provided little extra relief for the
Mr Rudd will spend $7.3 billion
on health but appears to have
backed down on his commitment
to a "historic reshaping of
mental health" made at last
month s Council of Australian
Governments (COAG) health
Mental health is expected
to cover 14 per cent of health
services, but receives only 6 per
cent of health funding.
The Mental Health Council
of Australia said many of the
Government s initiatives were
created under the Howard
Government and "the Rudd
Government has provided little
in terms of new services and new
initiatives to help those at risk
and in need".
The Government was forced to
delay plans to introduce changes
to its "Better Access" mental
health care plan until April next
year after outrage from affected
mental health workers.
The current scheme allows
doctors to refer patients to
occupational therapists and social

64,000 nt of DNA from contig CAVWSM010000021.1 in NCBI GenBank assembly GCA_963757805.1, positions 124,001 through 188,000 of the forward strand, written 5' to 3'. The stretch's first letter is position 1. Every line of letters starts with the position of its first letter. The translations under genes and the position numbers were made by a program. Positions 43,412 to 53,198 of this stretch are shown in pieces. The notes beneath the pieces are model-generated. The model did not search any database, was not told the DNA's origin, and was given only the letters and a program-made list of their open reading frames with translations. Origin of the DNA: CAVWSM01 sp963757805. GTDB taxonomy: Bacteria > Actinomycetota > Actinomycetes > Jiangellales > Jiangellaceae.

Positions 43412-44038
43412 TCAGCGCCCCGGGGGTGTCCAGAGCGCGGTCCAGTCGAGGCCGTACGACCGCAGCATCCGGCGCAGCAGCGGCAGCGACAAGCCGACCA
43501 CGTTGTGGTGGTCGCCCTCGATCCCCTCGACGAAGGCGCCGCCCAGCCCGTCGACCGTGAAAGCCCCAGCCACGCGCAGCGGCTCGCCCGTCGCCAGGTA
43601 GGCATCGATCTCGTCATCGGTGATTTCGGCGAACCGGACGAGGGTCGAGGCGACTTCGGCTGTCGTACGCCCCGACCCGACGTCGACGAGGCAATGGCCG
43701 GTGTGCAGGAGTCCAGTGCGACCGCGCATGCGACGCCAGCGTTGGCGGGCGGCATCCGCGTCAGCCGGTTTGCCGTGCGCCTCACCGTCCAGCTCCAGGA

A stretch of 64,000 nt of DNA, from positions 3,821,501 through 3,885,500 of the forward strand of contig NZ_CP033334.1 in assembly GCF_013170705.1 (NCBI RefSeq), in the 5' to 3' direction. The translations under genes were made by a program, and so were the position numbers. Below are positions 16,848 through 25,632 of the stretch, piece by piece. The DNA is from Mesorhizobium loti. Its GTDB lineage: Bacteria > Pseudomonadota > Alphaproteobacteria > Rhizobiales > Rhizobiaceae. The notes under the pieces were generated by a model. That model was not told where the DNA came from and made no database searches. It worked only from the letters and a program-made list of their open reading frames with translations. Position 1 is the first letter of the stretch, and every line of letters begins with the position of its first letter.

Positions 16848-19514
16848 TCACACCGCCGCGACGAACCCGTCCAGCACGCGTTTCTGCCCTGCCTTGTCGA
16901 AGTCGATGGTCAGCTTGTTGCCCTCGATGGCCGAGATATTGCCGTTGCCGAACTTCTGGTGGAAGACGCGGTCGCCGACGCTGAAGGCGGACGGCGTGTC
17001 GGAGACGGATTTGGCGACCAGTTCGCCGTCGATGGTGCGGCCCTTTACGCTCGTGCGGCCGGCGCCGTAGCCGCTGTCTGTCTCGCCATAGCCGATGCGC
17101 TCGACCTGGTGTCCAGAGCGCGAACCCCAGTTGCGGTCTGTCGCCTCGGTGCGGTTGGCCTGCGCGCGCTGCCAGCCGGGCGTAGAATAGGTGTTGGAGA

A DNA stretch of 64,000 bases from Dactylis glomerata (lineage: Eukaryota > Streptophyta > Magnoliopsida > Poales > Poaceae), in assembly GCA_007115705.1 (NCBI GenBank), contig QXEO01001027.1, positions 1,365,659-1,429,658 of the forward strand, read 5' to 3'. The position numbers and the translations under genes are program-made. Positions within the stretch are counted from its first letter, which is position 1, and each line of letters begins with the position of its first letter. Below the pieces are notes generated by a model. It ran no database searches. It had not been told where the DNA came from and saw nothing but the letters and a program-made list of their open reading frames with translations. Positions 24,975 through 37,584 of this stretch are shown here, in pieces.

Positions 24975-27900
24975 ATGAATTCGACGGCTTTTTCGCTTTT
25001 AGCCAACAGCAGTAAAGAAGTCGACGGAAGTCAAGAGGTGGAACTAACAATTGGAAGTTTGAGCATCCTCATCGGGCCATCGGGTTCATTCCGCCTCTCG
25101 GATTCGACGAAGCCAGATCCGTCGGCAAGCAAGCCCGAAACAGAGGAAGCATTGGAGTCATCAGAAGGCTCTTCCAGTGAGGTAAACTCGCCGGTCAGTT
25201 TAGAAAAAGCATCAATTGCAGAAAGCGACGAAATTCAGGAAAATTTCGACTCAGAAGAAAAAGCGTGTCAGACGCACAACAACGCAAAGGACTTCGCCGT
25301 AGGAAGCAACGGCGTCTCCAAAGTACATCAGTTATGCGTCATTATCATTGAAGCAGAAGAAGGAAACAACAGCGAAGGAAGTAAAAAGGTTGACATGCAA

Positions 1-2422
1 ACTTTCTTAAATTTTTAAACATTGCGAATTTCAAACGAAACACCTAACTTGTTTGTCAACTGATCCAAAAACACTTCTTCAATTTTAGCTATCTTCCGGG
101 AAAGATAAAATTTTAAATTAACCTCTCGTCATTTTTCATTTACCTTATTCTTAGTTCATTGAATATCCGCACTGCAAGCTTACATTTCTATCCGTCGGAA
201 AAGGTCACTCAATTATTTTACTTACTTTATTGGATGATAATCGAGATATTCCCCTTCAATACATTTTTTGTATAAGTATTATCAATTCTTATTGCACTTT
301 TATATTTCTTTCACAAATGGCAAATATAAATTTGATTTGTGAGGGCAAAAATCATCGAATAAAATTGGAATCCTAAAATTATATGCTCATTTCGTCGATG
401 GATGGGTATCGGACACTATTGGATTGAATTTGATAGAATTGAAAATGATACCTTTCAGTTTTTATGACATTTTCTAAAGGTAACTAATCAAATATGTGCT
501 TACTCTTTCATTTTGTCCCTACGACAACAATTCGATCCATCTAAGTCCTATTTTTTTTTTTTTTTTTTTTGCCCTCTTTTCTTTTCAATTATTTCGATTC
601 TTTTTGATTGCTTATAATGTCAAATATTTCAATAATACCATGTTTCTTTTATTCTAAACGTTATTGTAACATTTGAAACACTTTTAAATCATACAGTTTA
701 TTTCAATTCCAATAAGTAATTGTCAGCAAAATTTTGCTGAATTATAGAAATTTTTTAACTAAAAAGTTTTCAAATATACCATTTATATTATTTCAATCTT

workers under the same Medicare
rebate, but the new plan will see
the services managed in a care
Mental health groups claimed
the implementation of the
initial proposal, which excluded
occupational therapists and
social workers, would have left
thousands without essential
The Australian Association
of Social Workers said people
with mental health issues would
not have been able to claim back
the Medicare benefit, making
these services unaffordable.
Health Minister Nicola Roxon
said the changes would provide
co-ordinated care packages and
improve use of fee-for-service
She defended the Government s
"The policy direction is right
but it was too ambitious to make
the change on the first of July and
we will work with social workers
and occupational therapists to
make the transition smooth," Ms
"We ve listened to the
community, we take seriously the
views of the social workers and
the occupational therapists, and
we ve made this change."
The SA branch of the National
Association of Occupational
Therapists said the initial plan
was "foolish because it was
done without consultation and
without understanding of its
"It would have left vulnerable
people out in the cold," executive
director Brian Whitford said.
He said hoped there would
be consultation before the
revised care package system was
implemented next year.
Huge inequities in
mental health funding
When it comes to
mental health there
is much, much more
work to be done.
-- Prime Minister Kevin Rudd
John Yeates: worried about the fate of his son, a long-term Glenside resident.
Photo: Kate Elmes